• Yelp, the crowd-sourced review site that people love to hate, unless those people happen to own a restaurant, in which case there is no love, has announced a new initiative to alert the public to businesses that have been accused of racism. According to Yelp’s website, if an incident involving racism occurs it will issue a “public attention alert.” If there is “resounding evidence of egregious, racist actions from a business owner or employee, such as using overtly racist slurs or symbols” the business’s listing will be stamped with an “accused of racist behavior” alert.

Seeing as how the restaurant reviews on Yelp are always honest and fair, I can’t imagine anything going wrong with this new alert system.

  • Orlando Meats is moving to Winter Park. The Virginia Drive butcher (and maker of a really terrific burger) will vacate its cozy space next door to Santiago’s Bodega at the end of the year and take over the more sizable digs that most recently was the home of Todo Sushi at Ravuadage Winter Park.
  • The space that briefly was Earth Fare, an organic grocery store in SoDo, will become...Earth Fare. The grocer closed all of its stores nationwide earlier this year, about the same time that Lucky’s Market’s luck ran out. A new ownership group that includes former Earth Fare management is apparently behind the reanimation. No date announced for reopening, but it’s not like they have a lot to do to the space – it was practically brand new when it closed.

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KnifeSpoon top

Knife & Spoon, the much anticipated restaurant that replaced the estimable Norman’s at the Ritz-Carlton, opened on Wednesday. Not surprisingly, its delayed debut was not caused by construction slowdowns but rather the pandemic that has affected so many restaurants. The upside, if pandemics are allowed to have an upside, is that the developers were able to engineer the space to meet safety protocols rather than having to retool, as so many other restaurants have done.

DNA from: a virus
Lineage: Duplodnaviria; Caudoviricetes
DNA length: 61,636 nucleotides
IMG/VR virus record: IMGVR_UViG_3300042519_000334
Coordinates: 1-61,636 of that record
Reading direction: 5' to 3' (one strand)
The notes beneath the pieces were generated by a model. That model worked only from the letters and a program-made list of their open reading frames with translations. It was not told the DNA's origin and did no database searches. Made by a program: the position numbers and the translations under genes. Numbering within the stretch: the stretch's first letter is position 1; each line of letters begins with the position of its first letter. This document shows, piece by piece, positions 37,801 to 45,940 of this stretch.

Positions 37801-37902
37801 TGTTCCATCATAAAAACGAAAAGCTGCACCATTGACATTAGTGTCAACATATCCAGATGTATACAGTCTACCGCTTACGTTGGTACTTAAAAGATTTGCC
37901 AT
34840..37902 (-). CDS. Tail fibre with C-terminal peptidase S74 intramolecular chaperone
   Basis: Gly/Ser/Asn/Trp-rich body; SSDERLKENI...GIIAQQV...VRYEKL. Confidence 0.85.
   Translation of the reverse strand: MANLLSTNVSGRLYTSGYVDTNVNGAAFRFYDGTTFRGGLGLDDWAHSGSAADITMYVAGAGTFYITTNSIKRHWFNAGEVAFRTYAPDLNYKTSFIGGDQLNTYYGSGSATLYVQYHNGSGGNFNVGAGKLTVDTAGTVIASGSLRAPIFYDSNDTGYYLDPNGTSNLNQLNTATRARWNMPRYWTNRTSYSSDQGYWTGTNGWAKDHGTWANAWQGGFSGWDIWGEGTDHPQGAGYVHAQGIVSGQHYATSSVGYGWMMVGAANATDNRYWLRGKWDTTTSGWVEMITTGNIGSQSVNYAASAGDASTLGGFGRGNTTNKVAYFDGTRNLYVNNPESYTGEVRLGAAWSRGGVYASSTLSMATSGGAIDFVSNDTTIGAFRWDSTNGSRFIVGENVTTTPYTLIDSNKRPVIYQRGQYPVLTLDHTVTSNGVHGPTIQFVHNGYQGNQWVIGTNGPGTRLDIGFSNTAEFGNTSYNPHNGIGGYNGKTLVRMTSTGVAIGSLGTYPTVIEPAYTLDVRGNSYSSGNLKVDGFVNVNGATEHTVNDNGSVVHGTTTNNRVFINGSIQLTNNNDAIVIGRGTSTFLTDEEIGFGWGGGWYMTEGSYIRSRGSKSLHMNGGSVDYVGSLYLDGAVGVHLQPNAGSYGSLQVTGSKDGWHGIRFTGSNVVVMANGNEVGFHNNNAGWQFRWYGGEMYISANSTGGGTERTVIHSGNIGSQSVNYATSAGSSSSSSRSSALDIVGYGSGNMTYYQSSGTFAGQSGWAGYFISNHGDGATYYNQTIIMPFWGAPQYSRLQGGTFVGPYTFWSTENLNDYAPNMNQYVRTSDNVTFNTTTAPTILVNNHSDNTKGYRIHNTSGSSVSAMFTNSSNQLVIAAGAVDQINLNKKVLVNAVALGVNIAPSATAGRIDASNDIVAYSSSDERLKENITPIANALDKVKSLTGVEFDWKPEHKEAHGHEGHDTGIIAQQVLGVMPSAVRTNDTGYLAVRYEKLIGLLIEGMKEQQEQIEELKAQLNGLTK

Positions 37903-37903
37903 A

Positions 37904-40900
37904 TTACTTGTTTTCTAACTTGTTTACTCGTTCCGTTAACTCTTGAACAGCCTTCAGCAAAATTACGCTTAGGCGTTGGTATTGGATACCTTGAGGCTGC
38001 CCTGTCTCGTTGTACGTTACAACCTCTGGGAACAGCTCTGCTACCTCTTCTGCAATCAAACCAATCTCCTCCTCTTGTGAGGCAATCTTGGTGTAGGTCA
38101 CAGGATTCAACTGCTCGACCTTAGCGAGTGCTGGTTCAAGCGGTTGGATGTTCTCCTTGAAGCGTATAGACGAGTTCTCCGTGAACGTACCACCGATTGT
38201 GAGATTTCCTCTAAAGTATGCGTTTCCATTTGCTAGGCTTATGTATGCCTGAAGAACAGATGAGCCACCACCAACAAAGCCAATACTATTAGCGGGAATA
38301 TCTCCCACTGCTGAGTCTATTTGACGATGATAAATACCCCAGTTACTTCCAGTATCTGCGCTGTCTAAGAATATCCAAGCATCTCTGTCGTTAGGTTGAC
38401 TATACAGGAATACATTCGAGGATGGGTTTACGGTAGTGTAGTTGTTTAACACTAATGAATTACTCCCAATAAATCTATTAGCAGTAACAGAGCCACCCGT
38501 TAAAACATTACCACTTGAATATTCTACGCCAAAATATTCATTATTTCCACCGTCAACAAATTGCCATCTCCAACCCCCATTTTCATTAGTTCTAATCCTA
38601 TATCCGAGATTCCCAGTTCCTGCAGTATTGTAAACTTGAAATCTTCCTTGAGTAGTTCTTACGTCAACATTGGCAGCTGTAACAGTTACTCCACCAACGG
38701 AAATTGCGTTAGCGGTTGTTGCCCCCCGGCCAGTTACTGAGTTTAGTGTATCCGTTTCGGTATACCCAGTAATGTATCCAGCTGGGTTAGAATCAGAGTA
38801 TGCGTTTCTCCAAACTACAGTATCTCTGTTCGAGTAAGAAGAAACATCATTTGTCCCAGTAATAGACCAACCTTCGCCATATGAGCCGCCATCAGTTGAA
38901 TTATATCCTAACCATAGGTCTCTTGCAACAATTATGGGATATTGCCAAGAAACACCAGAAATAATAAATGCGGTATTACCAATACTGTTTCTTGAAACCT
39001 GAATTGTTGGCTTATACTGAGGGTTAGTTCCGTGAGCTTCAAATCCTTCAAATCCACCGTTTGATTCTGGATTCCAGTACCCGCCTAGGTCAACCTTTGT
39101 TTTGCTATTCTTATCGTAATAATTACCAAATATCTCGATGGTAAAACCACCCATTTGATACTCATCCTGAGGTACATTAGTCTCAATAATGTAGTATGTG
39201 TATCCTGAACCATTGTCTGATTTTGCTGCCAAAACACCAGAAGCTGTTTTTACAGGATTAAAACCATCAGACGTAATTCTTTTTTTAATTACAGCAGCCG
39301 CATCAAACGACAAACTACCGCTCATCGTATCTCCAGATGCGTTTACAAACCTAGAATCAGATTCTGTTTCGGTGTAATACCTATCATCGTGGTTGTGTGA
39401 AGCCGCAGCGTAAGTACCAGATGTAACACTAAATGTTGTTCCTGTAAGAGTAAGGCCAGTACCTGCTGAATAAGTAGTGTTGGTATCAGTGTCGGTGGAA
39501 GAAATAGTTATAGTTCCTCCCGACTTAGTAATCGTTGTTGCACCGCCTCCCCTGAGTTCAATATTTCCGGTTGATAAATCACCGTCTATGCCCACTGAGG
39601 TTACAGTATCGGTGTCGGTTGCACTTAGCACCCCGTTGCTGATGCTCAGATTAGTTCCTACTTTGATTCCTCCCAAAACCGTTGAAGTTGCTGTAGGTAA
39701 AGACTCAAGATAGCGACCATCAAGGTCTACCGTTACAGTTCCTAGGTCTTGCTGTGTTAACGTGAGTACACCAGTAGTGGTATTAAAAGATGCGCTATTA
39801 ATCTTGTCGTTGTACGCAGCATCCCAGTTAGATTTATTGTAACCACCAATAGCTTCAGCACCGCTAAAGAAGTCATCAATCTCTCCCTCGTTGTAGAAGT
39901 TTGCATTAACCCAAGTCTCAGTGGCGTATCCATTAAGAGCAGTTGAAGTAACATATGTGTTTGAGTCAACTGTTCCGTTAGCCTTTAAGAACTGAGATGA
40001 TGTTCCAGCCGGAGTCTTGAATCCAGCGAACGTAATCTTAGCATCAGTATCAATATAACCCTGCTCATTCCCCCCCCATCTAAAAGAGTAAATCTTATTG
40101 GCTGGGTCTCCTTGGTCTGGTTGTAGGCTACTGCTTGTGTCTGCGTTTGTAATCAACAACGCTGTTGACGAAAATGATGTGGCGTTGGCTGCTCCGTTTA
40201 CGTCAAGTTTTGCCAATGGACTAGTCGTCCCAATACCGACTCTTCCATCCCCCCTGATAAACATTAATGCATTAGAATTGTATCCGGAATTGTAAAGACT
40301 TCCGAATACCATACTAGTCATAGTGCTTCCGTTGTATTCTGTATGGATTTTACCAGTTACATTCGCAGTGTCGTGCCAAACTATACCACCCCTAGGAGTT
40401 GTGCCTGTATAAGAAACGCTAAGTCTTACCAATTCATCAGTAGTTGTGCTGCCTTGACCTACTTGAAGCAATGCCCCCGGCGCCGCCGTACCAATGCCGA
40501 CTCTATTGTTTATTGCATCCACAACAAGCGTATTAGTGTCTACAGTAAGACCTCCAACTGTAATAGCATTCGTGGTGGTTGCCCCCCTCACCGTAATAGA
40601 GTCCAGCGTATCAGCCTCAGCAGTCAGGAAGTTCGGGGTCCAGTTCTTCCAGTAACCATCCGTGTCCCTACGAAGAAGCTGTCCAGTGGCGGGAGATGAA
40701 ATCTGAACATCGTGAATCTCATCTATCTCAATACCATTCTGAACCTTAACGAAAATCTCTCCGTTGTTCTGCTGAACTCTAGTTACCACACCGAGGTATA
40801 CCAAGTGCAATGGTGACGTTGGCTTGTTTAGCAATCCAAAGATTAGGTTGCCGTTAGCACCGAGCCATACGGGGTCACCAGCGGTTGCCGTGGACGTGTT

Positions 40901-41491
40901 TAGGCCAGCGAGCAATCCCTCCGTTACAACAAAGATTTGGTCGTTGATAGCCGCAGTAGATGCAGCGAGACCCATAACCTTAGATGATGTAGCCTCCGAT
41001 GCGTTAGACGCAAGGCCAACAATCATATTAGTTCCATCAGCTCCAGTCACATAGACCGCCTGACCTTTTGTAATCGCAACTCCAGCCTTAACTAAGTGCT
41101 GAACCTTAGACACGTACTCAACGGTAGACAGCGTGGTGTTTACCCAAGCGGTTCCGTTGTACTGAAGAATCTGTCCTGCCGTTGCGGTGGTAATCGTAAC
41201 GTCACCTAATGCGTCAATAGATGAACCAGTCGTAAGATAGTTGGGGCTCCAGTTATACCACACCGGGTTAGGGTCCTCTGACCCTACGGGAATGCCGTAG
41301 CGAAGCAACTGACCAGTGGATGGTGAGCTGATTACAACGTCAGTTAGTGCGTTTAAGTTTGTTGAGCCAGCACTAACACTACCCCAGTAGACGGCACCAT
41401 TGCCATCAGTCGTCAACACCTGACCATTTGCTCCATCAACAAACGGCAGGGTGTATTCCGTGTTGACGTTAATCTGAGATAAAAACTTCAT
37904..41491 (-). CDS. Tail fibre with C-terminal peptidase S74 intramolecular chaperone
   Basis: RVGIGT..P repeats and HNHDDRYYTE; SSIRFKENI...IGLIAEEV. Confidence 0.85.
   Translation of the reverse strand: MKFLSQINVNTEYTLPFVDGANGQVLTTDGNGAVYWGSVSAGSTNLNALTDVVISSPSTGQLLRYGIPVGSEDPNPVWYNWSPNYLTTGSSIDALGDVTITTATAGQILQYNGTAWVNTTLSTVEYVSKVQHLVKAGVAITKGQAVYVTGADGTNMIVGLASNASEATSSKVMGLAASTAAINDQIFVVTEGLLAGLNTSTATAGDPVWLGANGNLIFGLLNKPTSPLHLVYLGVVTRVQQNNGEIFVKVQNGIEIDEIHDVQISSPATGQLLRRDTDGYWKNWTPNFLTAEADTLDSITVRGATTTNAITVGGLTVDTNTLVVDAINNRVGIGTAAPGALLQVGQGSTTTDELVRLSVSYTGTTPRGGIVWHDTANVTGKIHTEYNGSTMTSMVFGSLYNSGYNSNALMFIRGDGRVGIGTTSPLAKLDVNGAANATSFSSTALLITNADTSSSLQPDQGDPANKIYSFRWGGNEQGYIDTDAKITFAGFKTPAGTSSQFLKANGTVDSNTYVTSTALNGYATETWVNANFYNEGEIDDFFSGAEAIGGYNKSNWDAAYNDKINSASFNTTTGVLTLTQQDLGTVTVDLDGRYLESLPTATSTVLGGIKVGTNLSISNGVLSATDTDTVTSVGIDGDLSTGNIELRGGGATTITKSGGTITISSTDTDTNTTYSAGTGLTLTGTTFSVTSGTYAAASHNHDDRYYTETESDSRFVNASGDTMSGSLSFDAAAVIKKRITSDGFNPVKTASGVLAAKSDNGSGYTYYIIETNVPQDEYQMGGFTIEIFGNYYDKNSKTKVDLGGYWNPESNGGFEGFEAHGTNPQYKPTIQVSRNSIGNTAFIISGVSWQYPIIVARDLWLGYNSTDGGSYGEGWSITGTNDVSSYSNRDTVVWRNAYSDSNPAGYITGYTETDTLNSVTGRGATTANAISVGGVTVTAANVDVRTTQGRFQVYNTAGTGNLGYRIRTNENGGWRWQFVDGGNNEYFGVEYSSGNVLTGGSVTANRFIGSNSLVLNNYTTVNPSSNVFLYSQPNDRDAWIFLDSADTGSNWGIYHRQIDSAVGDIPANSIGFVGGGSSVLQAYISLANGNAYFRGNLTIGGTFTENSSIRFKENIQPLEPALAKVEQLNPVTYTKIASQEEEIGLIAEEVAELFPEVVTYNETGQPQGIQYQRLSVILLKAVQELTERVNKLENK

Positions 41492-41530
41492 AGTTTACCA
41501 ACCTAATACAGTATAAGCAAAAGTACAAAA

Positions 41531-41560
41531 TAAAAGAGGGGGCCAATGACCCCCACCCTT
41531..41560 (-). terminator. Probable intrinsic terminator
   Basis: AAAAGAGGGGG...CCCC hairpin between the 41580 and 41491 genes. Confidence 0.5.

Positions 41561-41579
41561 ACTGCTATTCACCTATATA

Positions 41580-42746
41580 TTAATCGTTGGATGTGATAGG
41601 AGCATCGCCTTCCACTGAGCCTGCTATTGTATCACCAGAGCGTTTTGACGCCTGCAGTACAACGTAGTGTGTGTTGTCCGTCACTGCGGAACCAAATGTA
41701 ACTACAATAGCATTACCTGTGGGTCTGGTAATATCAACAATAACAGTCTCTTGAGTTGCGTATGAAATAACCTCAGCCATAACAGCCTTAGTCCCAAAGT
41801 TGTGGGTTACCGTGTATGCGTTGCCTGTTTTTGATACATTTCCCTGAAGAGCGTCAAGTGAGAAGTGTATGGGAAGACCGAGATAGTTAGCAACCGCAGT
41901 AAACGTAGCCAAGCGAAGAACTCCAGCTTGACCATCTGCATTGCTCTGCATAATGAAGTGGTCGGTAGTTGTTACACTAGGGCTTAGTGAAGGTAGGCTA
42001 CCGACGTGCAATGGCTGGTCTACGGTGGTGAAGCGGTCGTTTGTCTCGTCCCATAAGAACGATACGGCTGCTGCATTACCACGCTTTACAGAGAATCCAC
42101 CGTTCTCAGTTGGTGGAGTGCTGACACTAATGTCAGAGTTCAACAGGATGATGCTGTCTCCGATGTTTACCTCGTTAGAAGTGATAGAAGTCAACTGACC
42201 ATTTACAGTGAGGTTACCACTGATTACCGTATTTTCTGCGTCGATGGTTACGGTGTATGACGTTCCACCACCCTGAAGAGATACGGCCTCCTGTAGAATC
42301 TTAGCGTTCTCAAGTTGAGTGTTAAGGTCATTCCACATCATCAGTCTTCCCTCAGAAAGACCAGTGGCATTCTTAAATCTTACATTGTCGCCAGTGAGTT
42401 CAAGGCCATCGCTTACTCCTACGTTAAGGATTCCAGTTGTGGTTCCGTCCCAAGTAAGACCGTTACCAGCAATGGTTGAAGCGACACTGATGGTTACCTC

KnifeSpoon sambonet

The knife of the name is an actual knife, a rather impressive Sambonet in this case, and signifies the steak specialty of the menu. Given the quality of the meat, however, an instrument with such a honed blade might be considered – you should pardon the expression – overkill. But we’ll come back to that.

The spoon of the name is not a spoon, or at least not a spoon found on polite tables. Instead, it references a fishing lure known as a spoon, which then leads to the seafood offerings. (More ancient mariners would tell you to look for largemouth bass, salmon or trout on a list of spoon-caught fish, but I saw none; it’s a clever name nonetheless.)

The Knife is also a nod to John Tesar, the Dallas chef and restaurateur, who owns Knife-named restaurants there. His accomplishments, as listed on the Knife & Spoon webpage, include being the pseudonymous Jimmy Sears in Anthony Bourdain’s “Kitchen Confidential”; appearances on the Today Show and Top Chef; and being “famously entangled in a feud with Dallas food critic Leslie Brenner.” That feud, which included a negative review from Brenner and Tesar’s two-word response, happened in 2014, so maybe it’s time to let it go.